eCommerce, but With the Charm of a Shopkeeper’s Memory

What’s your favourite software? I was recently asked this question and it made me ponder. Despite working for a software company, I found myself slightly stumped as to what software I really enjoy. After a few minutes I decided that Spotify was my favourite piece of software and is something I use pretty much all day, every day (including right now).

Product discovery, your friend with the great record collection.

Aside from ease of use and low cost, it’s the great Radio feature in which songs are recommended based on a song or artist of my choice. In the old days, to discover new music I would have relied on a DJ whose judgement I trusted, or a friend who knew my taste. But now the same application that plays my music does this for me. Product discovery is crucial in almost every type of online business, and recommendations are an essential part of this, especially in instances where there is a large product catalogue.

Emarsys presented How to use Big Data to Implement Recommendation Campaigns at this year’s TFM&A exhibition.

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Spotify is a great example of how predictive analytics can use past customer behaviour to trigger further engagement. The aim is to highlight products that are very relevant, right now, to each and every customer. This enhances the shopping experience by:

  • Reducing the time needed to find a suitable product – reducing the customer struggle.
  • Showing more of the right stuff and less of the irrelevant, helping you to build brand affinity and that warm and fuzzy feeling that validates their choice of retailer.
  • Optimizing everything your marketing team ever does!

From an engagement perspective, product recommendations are proven to boost conversions, reduce cart abandonment, increase average order value, improve customer retention and create new purchase opportunities. That pretty much covers every angle in terms of eCommerce. And the beauty of it is that the algorithms behind the recommendations are constantly learning, so the more you use them, and across more channels, the greater chance they have of getting it right.

So, how can you implement recommendations?

If you have enough visits on your website, the right technology will crunch this data and match it to your product catalogue, seamlessly and in real time. Across your website and emails, you can then use intelligent recommendations such as ‘Recommended for you’, ‘People who bought this item, also bought…’, ‘Similar/related items’ and ‘May also interest you’. And whilst these are designed to sound simple…the reality is anything but.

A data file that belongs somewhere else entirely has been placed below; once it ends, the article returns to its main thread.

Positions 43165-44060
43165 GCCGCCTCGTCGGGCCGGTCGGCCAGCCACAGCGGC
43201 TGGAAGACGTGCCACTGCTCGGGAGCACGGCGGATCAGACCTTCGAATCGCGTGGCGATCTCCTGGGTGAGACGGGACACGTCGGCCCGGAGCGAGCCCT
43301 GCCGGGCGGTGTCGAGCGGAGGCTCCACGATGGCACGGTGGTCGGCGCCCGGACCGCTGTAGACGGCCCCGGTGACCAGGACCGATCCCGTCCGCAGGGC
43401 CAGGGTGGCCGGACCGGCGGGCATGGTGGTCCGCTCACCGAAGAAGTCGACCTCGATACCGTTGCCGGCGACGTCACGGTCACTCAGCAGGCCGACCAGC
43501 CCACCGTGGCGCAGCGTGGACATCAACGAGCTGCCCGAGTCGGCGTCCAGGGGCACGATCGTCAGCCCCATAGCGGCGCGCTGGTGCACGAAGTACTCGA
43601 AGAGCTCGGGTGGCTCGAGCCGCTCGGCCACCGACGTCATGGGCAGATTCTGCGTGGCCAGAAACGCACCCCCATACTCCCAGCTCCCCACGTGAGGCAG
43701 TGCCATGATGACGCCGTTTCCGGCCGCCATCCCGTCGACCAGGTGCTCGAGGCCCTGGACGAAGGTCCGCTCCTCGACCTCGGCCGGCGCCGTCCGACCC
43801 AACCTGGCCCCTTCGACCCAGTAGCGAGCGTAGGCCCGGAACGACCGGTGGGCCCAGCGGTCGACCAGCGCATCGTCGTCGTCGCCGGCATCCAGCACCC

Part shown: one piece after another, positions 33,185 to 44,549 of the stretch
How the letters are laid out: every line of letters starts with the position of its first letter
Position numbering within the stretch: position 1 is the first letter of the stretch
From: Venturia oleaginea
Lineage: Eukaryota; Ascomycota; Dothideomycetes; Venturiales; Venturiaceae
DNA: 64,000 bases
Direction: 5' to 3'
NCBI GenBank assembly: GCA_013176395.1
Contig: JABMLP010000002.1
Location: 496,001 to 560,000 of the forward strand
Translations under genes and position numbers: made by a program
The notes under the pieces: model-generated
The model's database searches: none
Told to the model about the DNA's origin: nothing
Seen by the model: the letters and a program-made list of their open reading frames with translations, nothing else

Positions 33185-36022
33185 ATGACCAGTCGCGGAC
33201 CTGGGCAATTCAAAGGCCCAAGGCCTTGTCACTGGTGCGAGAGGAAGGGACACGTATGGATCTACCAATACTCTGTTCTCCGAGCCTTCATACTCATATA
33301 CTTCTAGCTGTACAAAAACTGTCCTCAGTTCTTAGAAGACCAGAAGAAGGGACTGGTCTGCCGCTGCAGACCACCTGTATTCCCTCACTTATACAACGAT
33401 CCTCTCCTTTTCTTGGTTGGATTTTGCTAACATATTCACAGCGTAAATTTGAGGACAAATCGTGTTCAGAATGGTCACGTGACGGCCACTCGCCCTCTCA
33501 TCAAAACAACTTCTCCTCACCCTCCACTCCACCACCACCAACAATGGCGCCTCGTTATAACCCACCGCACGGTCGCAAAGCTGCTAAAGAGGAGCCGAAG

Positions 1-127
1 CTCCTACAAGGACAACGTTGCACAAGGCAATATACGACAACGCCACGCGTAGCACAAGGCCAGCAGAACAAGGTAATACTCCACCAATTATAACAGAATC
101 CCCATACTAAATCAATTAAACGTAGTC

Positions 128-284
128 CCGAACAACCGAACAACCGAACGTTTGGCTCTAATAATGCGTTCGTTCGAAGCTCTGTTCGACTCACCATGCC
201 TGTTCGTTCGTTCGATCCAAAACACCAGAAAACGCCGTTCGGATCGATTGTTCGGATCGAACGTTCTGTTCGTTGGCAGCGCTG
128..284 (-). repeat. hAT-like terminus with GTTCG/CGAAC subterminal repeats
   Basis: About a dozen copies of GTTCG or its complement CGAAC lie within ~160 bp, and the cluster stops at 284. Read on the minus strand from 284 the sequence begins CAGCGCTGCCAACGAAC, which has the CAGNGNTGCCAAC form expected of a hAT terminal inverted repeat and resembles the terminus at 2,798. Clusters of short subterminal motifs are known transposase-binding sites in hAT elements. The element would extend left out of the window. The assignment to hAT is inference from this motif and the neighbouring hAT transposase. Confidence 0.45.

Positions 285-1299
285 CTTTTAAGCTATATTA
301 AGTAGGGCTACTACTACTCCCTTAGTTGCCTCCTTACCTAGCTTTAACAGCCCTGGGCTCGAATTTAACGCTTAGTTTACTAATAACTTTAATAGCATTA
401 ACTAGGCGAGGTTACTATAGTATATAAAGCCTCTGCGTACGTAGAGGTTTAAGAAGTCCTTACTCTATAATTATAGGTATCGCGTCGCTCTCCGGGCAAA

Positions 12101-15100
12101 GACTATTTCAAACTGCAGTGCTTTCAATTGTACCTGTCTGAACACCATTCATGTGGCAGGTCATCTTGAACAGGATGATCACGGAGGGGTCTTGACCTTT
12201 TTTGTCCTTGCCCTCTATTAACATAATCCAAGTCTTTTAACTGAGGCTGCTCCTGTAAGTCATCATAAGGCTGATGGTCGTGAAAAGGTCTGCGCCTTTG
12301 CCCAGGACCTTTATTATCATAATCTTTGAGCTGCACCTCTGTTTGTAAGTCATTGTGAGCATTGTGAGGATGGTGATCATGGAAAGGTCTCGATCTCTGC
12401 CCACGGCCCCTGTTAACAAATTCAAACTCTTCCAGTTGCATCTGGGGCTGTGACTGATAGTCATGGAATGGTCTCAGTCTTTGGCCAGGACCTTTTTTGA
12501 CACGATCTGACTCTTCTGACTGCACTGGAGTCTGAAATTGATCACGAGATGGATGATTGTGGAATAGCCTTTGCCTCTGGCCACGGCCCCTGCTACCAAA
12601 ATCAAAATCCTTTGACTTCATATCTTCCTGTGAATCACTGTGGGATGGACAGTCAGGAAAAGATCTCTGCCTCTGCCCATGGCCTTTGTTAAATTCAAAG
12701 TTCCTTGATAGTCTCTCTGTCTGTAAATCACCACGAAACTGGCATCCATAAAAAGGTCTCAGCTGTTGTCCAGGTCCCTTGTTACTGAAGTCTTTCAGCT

Example of Spotify recommendations

So Spotify clearly have this technology, but they’re missing a trick. The app does a great job, but I still get regular emails from Spotify promoting music that just isn’t right for me.

Example of a badly targeted Spotify email

This email is titled ‘New Music for You’. But it isn’t new music for me; it’s new music. Considering the plethora of data that Spotify must have it seems like a huge opportunity lost, not using the intelligence to create a consistent experience both onsite and within email campaigns.

Automated recommendations are an intelligent way of managing a large product catalogue. Marketers can spend hours running intelligent segmentation models with Recency, Frequency, Monetary Value (RFM/eRFM) and so forth, but ultimately which products are you actually going to show those customers? Recommendations make that choice easy and allow marketers the option of combining intelligent product discovery with ‘Top sellers’ and ‘New products’ so they are able to keep customers engaged whilst still promoting the products they want to.

Update: while I was writing this blog, Spotify must have read my mind. Yesterday I received an early Christmas present:

Example of Metronomy being recommended on Spotify

Within a couple minutes of receiving the email I had added the track to my ‘new music’ playlist. Recommendations work!

I’d love to hear your thoughts on this. Share comments below or tweet @emarsysUK.

TFMA Insights recently hosted a webinar with Emarsys on The Science of Segmentation – to learn more about this topic you can access the archive of this webinar here.

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A review of 2014 and what to expect in 2015

TFM&A Insights reached out to some of the keynotes from eCommerce Expo 2014 to ask for their opinions regarding all that has happened in 2014 and what they are anticipating on the horizon. Questions include:

  • What were the major events of 2014 to impact the ecommerce industry?
  • What are the major challenges that the industry faces?
  • Do you have any advice for businesses facing these challenges?
  • What do you expect the major trends and developments of 2015 to be?

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Daniel Hagos

Daniel Hagos

Customer Solutions Manager, Emarsys UK

Having studied Business Computing and working as a Technology Consultant for a multichannel blue-chip, Daniel joined Emarsys London. After working in the UK Sales and the growing New Markets Sales teams, Daniel now works alongside the Emarsys Client Services team as Client Solutions Manager. As the Emarsys product set grows, Daniel’s role is to provide existing clients with advice on their goals and future direction so they can plan effective marketing strategies for growth, whilst utilising the full range of Emarsys solutions.

February 6, 2014

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